I’m currently watching a wonderful new show called “The Marvelous Mrs. Maisel,” on Amazon Prime. It’s a comedy about a recent divorcee in Manhattan in the early 1960s who decides to become a stand-up comedian. As I’m watching the show my thoughts drift to the magnitude of difference between the fictitious Midge Maisel watching Bob Newhart on her 1960s-era television and my present day Sunday night viewing experience.
In the first major transaction approval under Ajit Pai’s Chairmanship, the Federal Communications Commission (“FCC”) recently approved, subject to targeted, transaction-specific conditions, license and authorization transfers in connection with CenturyLink’s $34 billion acquisition of Level 3. The FCC’s recitation of its merger review standard in its order (the “CenturyLink-Level 3 Order”) differed somewhat from the description of the standard used in recent transactions reviewed during the Obama administration. The Commissioners’ separate statements debated whether the new formulation merely clarified the FCC’s existing standard or constituted a substantial alteration of the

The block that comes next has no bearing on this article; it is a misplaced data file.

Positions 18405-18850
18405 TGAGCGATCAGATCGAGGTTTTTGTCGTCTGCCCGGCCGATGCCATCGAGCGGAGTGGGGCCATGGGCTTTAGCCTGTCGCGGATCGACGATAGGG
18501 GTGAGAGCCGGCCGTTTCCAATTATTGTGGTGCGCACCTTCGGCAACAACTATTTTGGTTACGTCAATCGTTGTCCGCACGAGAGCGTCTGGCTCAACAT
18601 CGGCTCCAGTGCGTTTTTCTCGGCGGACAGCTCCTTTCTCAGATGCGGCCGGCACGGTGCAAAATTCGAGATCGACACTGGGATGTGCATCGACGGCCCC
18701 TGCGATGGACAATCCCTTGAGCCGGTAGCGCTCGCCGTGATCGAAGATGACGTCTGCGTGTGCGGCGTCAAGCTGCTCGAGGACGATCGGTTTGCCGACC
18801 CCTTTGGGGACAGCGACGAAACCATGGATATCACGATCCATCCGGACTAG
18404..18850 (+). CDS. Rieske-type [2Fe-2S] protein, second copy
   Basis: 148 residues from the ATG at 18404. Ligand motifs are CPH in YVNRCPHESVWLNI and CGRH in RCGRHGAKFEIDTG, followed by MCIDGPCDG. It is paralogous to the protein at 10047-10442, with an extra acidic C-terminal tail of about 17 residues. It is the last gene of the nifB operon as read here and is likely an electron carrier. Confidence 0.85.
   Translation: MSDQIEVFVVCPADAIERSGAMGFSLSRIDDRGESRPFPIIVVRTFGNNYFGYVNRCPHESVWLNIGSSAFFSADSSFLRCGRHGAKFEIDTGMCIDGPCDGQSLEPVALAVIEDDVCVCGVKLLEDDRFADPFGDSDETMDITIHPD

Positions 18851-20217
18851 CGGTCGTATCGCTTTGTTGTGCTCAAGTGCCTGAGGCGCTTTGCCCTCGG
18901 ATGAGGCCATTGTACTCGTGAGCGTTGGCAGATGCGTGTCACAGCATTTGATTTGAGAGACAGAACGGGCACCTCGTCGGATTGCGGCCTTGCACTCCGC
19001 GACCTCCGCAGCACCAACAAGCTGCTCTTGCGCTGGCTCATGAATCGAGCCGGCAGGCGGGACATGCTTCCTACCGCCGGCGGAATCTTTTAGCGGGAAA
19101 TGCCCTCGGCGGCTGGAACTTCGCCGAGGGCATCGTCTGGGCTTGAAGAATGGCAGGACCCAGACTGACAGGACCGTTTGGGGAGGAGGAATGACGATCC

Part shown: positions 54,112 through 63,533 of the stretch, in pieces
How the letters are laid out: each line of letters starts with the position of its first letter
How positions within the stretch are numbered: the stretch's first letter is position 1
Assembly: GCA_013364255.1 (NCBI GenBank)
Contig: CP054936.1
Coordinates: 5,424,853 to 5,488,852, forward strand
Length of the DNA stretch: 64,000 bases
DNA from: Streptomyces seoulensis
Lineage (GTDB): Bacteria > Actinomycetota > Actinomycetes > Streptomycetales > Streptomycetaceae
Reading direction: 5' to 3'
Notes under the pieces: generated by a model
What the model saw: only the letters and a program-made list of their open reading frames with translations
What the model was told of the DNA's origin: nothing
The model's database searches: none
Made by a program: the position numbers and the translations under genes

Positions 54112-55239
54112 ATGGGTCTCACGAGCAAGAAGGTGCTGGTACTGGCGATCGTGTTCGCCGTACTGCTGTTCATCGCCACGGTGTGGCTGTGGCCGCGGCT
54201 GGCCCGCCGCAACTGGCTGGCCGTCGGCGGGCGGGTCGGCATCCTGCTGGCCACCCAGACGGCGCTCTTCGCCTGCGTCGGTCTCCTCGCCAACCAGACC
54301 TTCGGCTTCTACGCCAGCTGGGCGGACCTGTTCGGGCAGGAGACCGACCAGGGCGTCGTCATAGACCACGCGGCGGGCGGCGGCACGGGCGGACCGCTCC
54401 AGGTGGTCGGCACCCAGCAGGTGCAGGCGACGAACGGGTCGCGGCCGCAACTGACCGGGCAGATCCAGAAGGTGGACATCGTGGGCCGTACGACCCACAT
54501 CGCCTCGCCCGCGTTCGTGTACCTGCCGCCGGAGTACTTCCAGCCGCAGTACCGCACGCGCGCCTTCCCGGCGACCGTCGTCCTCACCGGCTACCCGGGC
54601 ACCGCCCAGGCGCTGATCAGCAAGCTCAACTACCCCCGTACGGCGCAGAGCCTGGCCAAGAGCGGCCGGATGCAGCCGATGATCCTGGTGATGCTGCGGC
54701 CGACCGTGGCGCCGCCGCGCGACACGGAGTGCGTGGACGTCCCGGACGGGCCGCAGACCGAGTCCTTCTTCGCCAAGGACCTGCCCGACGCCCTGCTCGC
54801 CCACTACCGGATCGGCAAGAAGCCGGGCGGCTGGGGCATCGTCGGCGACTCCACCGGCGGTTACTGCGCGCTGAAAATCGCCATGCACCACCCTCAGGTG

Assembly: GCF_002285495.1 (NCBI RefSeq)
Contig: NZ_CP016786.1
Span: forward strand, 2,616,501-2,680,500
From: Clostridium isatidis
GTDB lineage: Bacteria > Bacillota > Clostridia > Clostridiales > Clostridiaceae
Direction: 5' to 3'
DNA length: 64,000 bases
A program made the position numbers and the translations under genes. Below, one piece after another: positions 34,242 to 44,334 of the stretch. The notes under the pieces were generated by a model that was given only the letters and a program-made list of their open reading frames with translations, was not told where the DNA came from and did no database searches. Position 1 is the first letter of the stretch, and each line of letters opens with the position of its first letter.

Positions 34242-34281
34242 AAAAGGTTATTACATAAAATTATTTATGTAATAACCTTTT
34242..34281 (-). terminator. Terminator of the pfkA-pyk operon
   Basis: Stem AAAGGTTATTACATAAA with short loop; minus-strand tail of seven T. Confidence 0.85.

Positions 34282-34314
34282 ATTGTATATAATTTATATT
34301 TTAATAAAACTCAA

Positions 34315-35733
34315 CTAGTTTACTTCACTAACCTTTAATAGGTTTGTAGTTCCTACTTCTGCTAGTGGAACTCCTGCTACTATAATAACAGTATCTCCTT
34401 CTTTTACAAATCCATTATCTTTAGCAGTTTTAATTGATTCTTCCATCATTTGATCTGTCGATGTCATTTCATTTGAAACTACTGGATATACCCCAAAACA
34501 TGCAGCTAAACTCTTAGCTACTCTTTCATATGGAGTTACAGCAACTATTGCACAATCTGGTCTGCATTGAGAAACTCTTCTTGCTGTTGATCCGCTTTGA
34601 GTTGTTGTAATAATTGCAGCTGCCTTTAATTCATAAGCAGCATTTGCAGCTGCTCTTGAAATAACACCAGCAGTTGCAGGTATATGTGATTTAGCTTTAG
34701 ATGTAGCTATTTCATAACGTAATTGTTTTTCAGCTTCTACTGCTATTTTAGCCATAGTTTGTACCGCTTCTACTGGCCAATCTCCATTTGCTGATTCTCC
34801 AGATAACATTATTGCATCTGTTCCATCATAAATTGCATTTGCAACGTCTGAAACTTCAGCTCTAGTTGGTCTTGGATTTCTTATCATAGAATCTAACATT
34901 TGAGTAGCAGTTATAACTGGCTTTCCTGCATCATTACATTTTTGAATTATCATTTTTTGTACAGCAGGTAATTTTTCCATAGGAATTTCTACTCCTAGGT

Joshua Gans presented his new book, “The Disruption Dilemma“, at a seminar organized jointly by Hogan Lovells, and the Innovation and Regulation Chair of Telecom ParisTech and the Ecole Polytechnique. Gans was joined in the debate by Nicolas Curien, Professor of Economics and Commissioner at France’s audiovisual regulatory authority (CSA), Eric Paroche, competition partner at Hogan Lovells, and Marc Bourreau, Professor of Economics at Telecom ParisTech. What is disruption, and what makes a firm “disruptive”? Gans describes why incumbent firms may not propose a new disruptive technology to its customers